Commercial vehicles like tractor-trailers require specialized knowledge in order to operate and drive safely. In the event a trucking company negligently hires its drivers, there’s an increased risk that an accident will happen.
Crashes involving commercial trucks are particularly dangerous for passenger vehicles because of the sheer size and weight difference between the two. It’s crucial for truckers to understand how best to operate their vehicles and how to avoid potentially dangerous situations. Before we look at the problems associated with negligent hiring, let’s take a look at what the typical qualifications are for a truck driver.
General Truck Driver Qualifications
Trucking companies are supposed to follow the Federal Motor Carrier Safety Administration regulations when it comes to hiring drivers. To start, potential truck drivers must be at least 21 years of age and possess a clean driving record. In addition to that, drivers are required to obtain a special license referred to as a CDL.
The process for obtaining a CDL, which stands for commercial driver’s license, is different in every state. In Kentucky, you start by obtaining a Department of Transportation (DOT) physical. Verify your doctor’s credentials to make sure they’re qualified to conduct a DOT physical before you schedule the appointment. Once that is done, you have to submit your DOT physical, self-certification, and CDL application.
Once that is completed, you can get a CDL permit. The process is similar to getting a regular driver’s license in the sense you need to pass a written exam, but CDL candidates are tested on general knowledge, air brakes, and combination vehicles. If you pass the written exam, you then have to take the CDL driving test, which includes a pre-trip inspection, basic maneuvering skills test, and driving test. If you pass all three portions of the skills test, you can go to your local license branch to be issued your official CDL.
Prior to being hired, a potential employer should ensure that candidates undergo a physical and pass a drug and alcohol test. If a candidate refuses or fails the test, any employment offer should be rescinded.
Why Trucking Companies Hire Unqualified Drivers
There are a number of reasons why a company might consider hiring an unqualified driver. Two of the most common, however, include cost-effectiveness and indolence. If a company hires a driver with less experience than required, they may offer the job to the potential employee at a significantly reduced rate. The employer may believe the driver will simply catch on to the job and they’ll be able to save the money that would have gone to a qualified candidate.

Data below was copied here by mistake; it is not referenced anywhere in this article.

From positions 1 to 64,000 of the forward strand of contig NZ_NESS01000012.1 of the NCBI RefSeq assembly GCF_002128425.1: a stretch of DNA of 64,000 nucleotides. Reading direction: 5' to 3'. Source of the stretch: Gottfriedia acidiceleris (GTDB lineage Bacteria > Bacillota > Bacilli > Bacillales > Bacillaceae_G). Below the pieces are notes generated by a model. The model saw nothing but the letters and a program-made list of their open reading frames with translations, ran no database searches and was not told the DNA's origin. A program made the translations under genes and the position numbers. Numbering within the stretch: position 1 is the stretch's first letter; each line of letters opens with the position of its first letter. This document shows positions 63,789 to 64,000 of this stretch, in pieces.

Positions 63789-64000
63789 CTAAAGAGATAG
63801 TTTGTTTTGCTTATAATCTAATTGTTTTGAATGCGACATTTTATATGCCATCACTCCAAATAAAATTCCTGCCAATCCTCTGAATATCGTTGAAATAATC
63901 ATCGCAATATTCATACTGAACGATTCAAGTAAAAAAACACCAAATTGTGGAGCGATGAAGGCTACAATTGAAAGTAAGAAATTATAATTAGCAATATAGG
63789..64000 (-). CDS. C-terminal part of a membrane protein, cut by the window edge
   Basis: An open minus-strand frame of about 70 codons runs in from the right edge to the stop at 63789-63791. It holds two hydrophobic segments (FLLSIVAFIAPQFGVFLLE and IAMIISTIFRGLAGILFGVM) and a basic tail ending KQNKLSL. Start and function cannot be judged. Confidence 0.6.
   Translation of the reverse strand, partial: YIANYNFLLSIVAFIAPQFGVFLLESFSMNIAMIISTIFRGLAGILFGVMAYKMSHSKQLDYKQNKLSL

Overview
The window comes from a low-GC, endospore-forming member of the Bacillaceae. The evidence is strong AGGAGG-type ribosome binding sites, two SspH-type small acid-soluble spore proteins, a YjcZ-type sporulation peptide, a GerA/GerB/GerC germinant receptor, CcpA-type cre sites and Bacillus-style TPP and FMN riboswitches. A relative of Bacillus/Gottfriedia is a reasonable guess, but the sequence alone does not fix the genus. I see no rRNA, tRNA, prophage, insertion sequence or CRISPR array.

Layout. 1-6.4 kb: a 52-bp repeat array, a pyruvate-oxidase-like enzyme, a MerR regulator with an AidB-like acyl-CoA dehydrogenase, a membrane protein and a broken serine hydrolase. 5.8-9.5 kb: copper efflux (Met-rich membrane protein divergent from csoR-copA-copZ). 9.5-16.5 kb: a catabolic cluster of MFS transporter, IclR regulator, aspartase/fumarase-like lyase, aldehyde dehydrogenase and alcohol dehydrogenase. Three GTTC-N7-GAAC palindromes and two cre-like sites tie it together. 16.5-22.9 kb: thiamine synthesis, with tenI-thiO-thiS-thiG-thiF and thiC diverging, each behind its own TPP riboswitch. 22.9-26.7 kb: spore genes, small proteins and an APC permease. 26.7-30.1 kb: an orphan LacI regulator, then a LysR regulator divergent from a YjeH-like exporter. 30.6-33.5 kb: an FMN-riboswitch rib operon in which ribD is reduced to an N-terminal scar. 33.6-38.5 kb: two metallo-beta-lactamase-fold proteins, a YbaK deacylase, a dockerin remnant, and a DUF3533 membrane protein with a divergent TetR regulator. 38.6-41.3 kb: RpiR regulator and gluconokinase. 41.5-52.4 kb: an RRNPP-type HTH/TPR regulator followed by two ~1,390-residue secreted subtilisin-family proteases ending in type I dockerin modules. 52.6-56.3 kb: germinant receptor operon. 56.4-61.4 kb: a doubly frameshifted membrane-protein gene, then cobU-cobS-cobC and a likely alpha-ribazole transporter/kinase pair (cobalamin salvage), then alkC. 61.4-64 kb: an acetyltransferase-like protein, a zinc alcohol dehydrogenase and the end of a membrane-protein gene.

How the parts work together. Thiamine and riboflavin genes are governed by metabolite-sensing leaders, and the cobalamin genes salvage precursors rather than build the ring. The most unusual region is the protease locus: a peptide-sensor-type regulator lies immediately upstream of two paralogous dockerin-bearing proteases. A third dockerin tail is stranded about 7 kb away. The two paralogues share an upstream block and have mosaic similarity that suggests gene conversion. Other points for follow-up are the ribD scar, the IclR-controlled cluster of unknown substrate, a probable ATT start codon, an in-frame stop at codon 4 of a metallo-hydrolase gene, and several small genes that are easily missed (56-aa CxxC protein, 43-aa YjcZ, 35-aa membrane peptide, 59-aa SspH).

In regard to indolence, it’s no secret that applicants lie on job applications and during job interviews. It’s the hiring committee’s responsibility to ensure all applicants are fully qualified—regardless of what their resume might say. Failing to file a background check or speak to references could be considered negligent hiring.
Examples of negligent hiring practice include the following:
- Hiring a driver who does not have a valid CDL
- Failing to conduct adequate background checks
- Ignoring prior DUIs or moving violations
- Ignoring a failed drug or alcohol test
- Hiring a driver known to have a health condition that makes them a dangerous driver
If your lawyer determines negligent hiring played a role in your truck accident, they’ll do what it takes to prove that you’re owed compensation for your losses.
The Correlation Between Negligent Hiring and Truck Accidents
Depending on the circumstances surrounding your accident, proving negligent hiring can be challenging. With the right evidence and a comprehensive understanding of applicable state laws, your lawyer will be able to prove you’re owed compensation and the trucking company needs to be held accountable for their actions.
In Kentucky, the concept of negligent entrustment arises when someone entrusts their vehicle to another person they know to be inexperienced, careless, or reckless, or given to excessive use of alcohol while driving, that person is liable for the consequences of entrustment. So, if a trucking company knowingly hires an inexperienced driver or one with a poor driving record, they can be held liable for any resulting accidents.
What to Do If You’re Injured in a Commercial Truck Accident
Truck accidents have the potential to result in serious, if not catastrophic, injuries. If you’ve been involved in a crash, you may be able to pursue a personal injury claim against the negligent party. Determining liability for a truck accident can be challenging, which is why it’s important to have a strong attorney by your side.
If you believe negligent hiring on behalf of a trucking company resulted in your accident with a commercial vehicle, get in touch with the Law Office of Todd W. Burris. We’ll evaluate your situation and help you determine how best to proceed to protect yourself and your future. Contact us today to learn more.